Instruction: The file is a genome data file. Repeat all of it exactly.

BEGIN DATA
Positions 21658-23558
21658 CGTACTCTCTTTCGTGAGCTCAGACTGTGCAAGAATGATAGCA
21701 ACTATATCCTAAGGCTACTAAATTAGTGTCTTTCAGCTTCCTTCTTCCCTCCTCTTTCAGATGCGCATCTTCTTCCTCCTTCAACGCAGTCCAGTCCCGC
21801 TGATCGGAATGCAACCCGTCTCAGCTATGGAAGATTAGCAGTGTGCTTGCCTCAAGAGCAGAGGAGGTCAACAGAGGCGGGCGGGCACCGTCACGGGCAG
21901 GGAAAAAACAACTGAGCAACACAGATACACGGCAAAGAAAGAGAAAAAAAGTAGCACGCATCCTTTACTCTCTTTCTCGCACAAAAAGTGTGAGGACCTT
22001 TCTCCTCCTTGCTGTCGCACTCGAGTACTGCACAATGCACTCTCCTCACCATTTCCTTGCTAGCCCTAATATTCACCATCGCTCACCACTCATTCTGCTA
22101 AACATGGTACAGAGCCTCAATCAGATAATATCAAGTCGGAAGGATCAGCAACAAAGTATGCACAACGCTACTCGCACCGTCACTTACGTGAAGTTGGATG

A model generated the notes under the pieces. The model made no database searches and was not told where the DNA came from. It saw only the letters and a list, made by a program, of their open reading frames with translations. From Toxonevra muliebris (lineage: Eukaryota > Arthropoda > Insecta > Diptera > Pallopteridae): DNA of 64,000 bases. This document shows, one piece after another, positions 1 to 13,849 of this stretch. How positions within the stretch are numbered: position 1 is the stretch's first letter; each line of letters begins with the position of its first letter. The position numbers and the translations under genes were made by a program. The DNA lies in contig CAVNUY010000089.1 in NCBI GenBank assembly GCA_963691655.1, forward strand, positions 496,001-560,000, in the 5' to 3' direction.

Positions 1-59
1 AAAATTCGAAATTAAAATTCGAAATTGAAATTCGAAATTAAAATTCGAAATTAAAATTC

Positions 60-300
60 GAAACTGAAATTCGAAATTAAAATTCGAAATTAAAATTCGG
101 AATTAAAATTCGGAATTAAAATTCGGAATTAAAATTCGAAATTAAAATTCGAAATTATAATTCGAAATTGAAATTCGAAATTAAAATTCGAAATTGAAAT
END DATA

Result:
Positions 21658-23558
21658 CGTACTCTCTTTCGTGAGCTCAGACTGTGCAAGAATGATAGCA
21701 ACTATATCCTAAGGCTACTAAATTAGTGTCTTTCAGCTTCCTTCTTCCCTCCTCTTTCAGATGCGCATCTTCTTCCTCCTTCAACGCAGTCCAGTCCCGC
21801 TGATCGGAATGCAACCCGTCTCAGCTATGGAAGATTAGCAGTGTGCTTGCCTCAAGAGCAGAGGAGGTCAACAGAGGCGGGCGGGCACCGTCACGGGCAG
21901 GGAAAAAACAACTGAGCAACACAGATACACGGCAAAGAAAGAGAAAAAAAGTAGCACGCATCCTTTACTCTCTTTCTCGCACAAAAAGTGTGAGGACCTT
22001 TCTCCTCCTTGCTGTCGCACTCGAGTACTGCACAATGCACTCTCCTCACCATTTCCTTGCTAGCCCTAATATTCACCATCGCTCACCACTCATTCTGCTA
22101 AACATGGTACAGAGCCTCAATCAGATAATATCAAGTCGGAAGGATCAGCAACAAAGTATGCACAACGCTACTCGCACCGTCACTTACGTGAAGTTGGATG

A model generated the notes under the pieces. The model made no database searches and was not told where the DNA came from. It saw only the letters and a list, made by a program, of their open reading frames with translations. From Toxonevra muliebris (lineage: Eukaryota > Arthropoda > Insecta > Diptera > Pallopteridae): DNA of 64,000 bases. This document shows, one piece after another, positions 1 to 13,849 of this stretch. How positions within the stretch are numbered: position 1 is the stretch's first letter; each line of letters begins with the position of its first letter. The position numbers and the translations under genes were made by a program. The DNA lies in contig CAVNUY010000089.1 in NCBI GenBank assembly GCA_963691655.1, forward strand, positions 496,001-560,000, in the 5' to 3' direction.

Positions 1-59
1 AAAATTCGAAATTAAAATTCGAAATTGAAATTCGAAATTAAAATTCGAAATTAAAATTC

Positions 60-300
60 GAAACTGAAATTCGAAATTAAAATTCGAAATTAAAATTCGG
101 AATTAAAATTCGGAATTAAAATTCGGAATTAAAATTCGAAATTAAAATTCGAAATTATAATTCGAAATTGAAATTCGAAATTAAAATTCGAAATTGAAAT